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Ex-Countrywide executives settle

WASHINGTON - Two former Countrywide Financial Corp. vice presidents agreed to pay a total of $140,000 to settle civil insider-trading charges that they sold or shorted company shares before an announcement of an earnings decline.

The Securities and Exchange Commission on Wednesday filed civil charges and announced the settlement with California residents Alan Cao, 37, and Jun Shi, 42. The two men settled without admitting or denying wrongdoing.

Attorneys for the two men declined to comment.

Cao agreed to give up the money he had earned and to pay interest plus a civil penalty of $48,352. Shi agreed to give up the $20,000 he had earned and pay a civil penalty of $20,000, the SEC said.

Knott's sweetens deal for admission

BUENA PARK - Adult admission to Knott's Berry Farm has dropped from $45 to $39.95, and the cost of cotton candy will drop by a quarter to $2.75.

Like Disneyland, Knott's offers a discount to locals. Southern Californians pay just $31, and seniors and children pay the same whether local or not - $14.95.

Disneyland, however, has raised admission prices four times in the past two years, to $59 for adults and $49 for children 3-9. Knott's last raised the adult admission price in 2004.

The pricing strategy by Cedar Fair LP, the Ohio-based parent company, is part of a companywide effort to increase revenues.

Oil refinery rule is upheld by court

DIAMOND BAR - An appellate panel has upheld a regulation that requires the region's oil refineries to reduce smog-forming emissions, the Southland's air quality agency announced Wednesday.

The Western States Petroleum Association appealed to the 2nd District Court of Appeal after Los Angeles Superior Court Judge David Yaffe threw out its lawsuit against the South Coast Air Quality Management District.

At issue was a rule adopted by the AQMD that required six oil refineries in its jurisdiction to reduce emissions of ammonia and small particulate matter by Dec. 31, or be subject to criminal, civil and administrative penalties and possible loss of their operating licenses.

The WSPA, which represented the refineries in the litigation, alleged the Diamond Bar-based AQMD lacked substantial evidence that the refineries could achieve the new standards.

In its suit, the association questioned whether the standards were cost- effective and challenged the smog agency's environmental analysis.

The 2nd District Court of Appeal, however, upheld Yaffe's ruling, siding with the AQMD.

Gateway to pay HP in patent suits

SAN JOSE - Gateway Inc. has agreed to pay $47 million to rival computer maker Hewlett-Packard Co. to settle a series of lawsuits over patents.

The two companies also entered into a cross-licensing agreement that lasts for seven years, said Joe Beyers, Hewlett-Packard's vice president of intellectual property and licensing.

The agreement was announced Wednesday, and Beyers said it would probably become official in the next week. It settles a series of lawsuits and countersuits that began in 2004, when HP claimed in San Diego federal court that five of its patents were being infringed by Gateway.

Over the coming months, HP filed additional suits, including one with the International Trade Commission, claiming that at least 27 of its patents were being breached.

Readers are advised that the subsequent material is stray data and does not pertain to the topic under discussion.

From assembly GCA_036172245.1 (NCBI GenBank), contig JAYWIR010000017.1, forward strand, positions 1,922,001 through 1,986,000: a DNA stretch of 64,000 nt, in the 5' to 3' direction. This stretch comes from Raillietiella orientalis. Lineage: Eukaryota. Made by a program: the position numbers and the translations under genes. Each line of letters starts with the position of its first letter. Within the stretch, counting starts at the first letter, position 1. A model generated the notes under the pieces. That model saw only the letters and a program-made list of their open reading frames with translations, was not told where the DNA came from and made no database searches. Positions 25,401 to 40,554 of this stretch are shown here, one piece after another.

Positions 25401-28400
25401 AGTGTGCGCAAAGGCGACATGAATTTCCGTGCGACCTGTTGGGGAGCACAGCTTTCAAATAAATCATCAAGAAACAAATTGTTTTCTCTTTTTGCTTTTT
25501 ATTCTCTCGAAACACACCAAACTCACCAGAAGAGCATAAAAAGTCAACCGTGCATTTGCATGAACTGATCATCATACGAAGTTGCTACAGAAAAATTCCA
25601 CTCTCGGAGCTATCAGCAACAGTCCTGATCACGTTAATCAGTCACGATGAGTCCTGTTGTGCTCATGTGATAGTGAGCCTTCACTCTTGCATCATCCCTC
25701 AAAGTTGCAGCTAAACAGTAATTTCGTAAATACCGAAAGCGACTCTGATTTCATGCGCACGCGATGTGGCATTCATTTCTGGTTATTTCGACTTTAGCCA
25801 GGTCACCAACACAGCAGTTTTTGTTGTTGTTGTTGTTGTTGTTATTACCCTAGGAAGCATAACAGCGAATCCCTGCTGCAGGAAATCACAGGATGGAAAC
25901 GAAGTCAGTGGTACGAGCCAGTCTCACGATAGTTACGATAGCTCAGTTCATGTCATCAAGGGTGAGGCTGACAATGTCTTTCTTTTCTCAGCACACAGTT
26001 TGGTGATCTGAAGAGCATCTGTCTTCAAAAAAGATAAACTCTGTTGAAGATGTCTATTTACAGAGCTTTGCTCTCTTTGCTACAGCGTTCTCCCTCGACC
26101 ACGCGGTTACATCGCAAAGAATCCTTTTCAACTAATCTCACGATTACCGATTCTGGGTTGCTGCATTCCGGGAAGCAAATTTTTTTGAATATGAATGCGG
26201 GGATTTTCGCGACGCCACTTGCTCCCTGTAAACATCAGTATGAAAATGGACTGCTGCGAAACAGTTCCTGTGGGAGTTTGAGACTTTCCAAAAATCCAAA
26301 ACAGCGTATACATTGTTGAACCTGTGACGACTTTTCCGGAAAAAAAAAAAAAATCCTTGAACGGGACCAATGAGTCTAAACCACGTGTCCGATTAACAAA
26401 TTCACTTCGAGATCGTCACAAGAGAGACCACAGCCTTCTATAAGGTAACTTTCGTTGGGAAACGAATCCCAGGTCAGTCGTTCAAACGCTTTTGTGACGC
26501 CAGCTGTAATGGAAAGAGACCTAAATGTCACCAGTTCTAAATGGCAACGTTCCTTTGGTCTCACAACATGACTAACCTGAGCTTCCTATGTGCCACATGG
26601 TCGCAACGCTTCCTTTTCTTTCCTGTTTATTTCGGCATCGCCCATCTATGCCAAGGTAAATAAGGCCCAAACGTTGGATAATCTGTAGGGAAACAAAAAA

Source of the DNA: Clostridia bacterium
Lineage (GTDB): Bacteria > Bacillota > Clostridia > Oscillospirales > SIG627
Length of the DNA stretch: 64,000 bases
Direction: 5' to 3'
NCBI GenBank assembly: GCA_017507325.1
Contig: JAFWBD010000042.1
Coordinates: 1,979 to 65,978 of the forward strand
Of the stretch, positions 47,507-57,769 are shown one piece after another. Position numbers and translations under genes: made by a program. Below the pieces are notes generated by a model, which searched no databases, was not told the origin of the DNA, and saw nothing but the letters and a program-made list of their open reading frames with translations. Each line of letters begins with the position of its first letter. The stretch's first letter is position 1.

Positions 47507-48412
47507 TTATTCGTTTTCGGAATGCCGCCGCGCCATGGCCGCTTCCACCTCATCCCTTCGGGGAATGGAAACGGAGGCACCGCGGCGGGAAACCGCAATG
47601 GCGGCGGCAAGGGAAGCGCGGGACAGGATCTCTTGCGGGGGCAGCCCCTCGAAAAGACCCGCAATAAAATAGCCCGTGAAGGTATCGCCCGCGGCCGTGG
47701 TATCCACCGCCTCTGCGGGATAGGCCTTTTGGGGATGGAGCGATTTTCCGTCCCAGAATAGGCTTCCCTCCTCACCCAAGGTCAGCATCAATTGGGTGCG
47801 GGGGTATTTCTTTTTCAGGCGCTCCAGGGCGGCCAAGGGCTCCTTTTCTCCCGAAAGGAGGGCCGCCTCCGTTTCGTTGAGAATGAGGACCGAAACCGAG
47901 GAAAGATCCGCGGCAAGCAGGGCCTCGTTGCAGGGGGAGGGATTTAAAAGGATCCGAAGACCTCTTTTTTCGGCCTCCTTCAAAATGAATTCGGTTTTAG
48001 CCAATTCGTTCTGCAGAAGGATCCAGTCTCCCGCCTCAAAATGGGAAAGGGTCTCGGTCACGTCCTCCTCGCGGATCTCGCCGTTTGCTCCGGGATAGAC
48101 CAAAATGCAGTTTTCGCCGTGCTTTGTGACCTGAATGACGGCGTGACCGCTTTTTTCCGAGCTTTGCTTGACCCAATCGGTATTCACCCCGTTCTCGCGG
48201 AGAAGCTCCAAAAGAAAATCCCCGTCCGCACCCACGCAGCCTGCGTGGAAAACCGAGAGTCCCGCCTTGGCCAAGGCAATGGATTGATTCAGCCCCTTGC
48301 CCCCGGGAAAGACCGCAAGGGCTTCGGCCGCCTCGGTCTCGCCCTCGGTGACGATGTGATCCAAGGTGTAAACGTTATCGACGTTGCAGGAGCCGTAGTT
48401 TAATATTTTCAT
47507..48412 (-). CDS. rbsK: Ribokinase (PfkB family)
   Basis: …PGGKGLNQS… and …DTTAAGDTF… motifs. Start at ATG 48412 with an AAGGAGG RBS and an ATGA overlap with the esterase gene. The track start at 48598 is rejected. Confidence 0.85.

Gateway responded with several countersuits that claimed 13 of its patents were being infringed.

Honda the leader in U.S. car sales

DETROIT - Honda Motor Co. was a star in an otherwise ho-hum February for automakers, posting a 9 percent increase in U.S. sales over a year ago on the strength of its redesigned Civic sedan. Others reported more modest gains and declines on Wednesday, but said sales should pick up this spring as more new vehicles hit the market.

Overall sales for the industry were up 1 percent for the month. U.S. automakers' sales declined 2 percent, while Asian brands saw a 3 percent increase. The seasonally adjusted sales rate for February, which shows what total sales would be if they remained at the same rate for the entire year, was 16.6 million vehicles. Automakers sold 17 million vehicles in all of 2005.

Honda said its car sales climbed 11 percent in February, with the Civic posting a 37 percent sales increase, while truck and sport utility sales rose 5 percent. Honda's U.S. sales jumped 14 percent for the first two months of the year.

Break in royalties result of mistakes

WASHINGTON - The Interior Department denied Wednesday that it collected hundreds of millions of dollars less than it should have last year from companies that pump oil and gas on federal land.

But officials also told House members that the government would let companies avoid billions of dollars in royalty payments over the next five years on oil and gas produced in publicly owned coastal waters.

More surprisingly, an Interior official told lawmakers that the break in royalty payments was apparently the result of inadvertent mistakes on leases awarded in the late 1990s for sites in the Gulf of Mexico.

``What I have concluded is that there was no affirmative policy decision,'' said Walter Cruickshank, deputy director of the Minerals Management Service, which leases out tens of millions of acres of federal land.
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Title Annotation:Business
Publication:Daily News (Los Angeles, CA)
Date:Mar 2, 2006
Words:864
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